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was the making of this vow, which, if he had fulfilled by sacrificing his daughter, it must be confessed was an immoral action."
5. "When he made his vow, he promised to fulfil it upon condition that God would prosper him in the undertaking he had in hand; and can it be supposed but that Jephthah would word his vow with so much caution as not to be obliged by it to do an immoral action? There are still extant proofs enow of his great abilities, which clearly evince that he was far from being either rash or weak, and yet he must have been both to a very great degree if he could first have vowed to sacrifice his daughter, or afterward thought himself obliged to do it, because God had given him success. In either of these respects he must have acted out of character; in the first, without his usual prudence, for which he is recommended; in the latter, without his faith, for which he is celebrated."
6. "Whatever Jephthah was, yet God is perfect; and how shall we vindicate the divine perfections, if He gave success to those means which led directly to an immoral end? The Spirit of God was upon Jephthah when he made his vow-the hand of God enabled him to succeed-and it was this success which obliged him to perform his VOW. In these instances he was certainly under the divine guidance. And was it of God that he vowed to sacrifice his daughter, or could God in any sense be the means of such a sacrifice? These things cannot be. His goodness, justice, veracity, nay, every divine attribute, forbid us to think of it. So that, if the perfections of God will not suffer him to countenance an immoral action, and if he did countenance Jephthah's vow by assisting him with His Holy Spirit, and by giving him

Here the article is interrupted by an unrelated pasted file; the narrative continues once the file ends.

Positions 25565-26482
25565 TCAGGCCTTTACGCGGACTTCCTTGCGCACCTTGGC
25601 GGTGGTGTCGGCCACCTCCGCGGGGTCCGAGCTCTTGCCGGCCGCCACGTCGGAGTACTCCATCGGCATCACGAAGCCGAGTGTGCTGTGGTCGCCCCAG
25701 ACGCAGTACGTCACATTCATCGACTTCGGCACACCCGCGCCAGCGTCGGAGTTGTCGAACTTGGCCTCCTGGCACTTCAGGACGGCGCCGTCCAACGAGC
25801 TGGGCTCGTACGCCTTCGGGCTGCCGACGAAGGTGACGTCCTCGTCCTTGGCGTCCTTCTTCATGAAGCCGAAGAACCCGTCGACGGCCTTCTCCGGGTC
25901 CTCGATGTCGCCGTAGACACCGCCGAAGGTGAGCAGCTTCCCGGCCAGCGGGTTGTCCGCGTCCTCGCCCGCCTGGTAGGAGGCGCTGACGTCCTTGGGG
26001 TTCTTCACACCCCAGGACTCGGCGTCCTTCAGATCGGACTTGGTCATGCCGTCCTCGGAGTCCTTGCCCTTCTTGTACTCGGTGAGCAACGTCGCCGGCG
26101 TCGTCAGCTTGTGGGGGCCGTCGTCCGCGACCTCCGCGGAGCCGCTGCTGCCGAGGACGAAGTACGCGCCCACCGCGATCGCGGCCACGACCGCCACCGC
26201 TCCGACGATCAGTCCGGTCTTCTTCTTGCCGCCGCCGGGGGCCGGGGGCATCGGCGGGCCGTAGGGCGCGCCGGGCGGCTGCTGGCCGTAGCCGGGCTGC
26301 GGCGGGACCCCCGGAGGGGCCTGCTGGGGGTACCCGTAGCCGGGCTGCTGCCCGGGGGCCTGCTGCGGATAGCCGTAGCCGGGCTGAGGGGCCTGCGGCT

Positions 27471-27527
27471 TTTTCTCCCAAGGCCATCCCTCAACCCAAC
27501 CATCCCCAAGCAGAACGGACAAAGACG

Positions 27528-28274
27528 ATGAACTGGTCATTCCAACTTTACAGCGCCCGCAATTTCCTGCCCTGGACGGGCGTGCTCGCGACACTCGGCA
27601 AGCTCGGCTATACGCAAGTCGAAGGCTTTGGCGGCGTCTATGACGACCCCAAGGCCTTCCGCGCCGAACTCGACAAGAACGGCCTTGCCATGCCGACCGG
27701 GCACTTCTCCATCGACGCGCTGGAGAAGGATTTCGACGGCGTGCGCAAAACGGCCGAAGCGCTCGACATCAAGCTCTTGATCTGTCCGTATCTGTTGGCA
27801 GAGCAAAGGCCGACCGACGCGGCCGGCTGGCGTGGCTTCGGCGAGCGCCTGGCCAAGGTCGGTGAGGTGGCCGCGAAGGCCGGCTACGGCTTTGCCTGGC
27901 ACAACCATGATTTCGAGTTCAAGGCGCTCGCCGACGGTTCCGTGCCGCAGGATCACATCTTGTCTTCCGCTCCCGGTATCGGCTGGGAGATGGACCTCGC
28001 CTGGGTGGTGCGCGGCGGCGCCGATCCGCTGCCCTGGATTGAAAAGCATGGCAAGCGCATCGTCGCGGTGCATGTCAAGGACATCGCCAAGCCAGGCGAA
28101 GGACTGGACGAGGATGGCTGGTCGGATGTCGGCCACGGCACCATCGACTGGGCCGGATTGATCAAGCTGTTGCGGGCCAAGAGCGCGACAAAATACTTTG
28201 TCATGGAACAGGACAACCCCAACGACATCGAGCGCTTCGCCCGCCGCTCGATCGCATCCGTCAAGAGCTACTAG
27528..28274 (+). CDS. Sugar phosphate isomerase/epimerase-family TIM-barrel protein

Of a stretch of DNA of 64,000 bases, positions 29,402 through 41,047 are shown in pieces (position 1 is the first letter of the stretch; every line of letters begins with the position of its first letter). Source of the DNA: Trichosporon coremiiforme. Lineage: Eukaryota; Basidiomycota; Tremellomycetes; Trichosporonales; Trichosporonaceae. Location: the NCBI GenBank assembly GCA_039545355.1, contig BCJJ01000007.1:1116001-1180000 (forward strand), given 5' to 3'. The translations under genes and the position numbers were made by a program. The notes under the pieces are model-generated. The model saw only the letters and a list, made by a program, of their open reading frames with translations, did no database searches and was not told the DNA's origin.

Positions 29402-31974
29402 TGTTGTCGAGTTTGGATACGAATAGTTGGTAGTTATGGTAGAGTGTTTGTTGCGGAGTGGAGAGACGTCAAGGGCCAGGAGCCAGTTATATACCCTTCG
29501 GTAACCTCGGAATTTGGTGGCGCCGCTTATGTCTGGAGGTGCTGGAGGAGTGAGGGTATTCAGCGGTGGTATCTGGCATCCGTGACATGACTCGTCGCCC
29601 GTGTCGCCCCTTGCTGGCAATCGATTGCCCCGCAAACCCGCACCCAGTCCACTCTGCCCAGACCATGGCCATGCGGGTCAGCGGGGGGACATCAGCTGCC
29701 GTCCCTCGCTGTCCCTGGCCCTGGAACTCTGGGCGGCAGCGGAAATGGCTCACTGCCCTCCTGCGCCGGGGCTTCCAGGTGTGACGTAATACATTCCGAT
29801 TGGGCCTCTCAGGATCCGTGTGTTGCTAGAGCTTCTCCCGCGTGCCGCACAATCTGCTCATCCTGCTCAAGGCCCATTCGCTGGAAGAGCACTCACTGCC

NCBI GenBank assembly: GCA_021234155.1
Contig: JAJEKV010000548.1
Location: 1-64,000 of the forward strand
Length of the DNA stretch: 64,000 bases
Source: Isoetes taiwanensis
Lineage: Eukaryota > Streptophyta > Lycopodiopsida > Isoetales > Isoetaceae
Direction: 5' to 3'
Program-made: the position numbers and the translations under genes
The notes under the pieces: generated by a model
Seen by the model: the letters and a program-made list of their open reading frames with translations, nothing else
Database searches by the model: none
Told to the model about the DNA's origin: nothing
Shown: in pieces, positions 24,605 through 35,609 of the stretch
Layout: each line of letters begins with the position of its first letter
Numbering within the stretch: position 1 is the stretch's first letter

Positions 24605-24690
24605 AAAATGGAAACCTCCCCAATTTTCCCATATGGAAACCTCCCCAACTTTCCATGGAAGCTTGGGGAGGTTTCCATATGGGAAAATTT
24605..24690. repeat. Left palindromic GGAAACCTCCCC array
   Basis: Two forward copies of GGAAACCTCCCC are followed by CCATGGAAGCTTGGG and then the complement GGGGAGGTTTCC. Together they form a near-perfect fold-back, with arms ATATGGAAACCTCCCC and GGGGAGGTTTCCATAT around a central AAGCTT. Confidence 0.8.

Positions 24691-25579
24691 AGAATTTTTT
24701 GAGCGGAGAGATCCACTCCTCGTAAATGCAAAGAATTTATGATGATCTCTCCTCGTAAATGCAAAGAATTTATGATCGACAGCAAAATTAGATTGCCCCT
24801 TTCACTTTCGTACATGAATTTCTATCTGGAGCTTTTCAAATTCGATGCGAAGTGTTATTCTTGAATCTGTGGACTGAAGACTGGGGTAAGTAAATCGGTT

success, then certainly the thing he vowed was not immoral, and of course he did not sacrifice his daughter."
II. "To prove from the history itself that he did not sacrifice his daughter."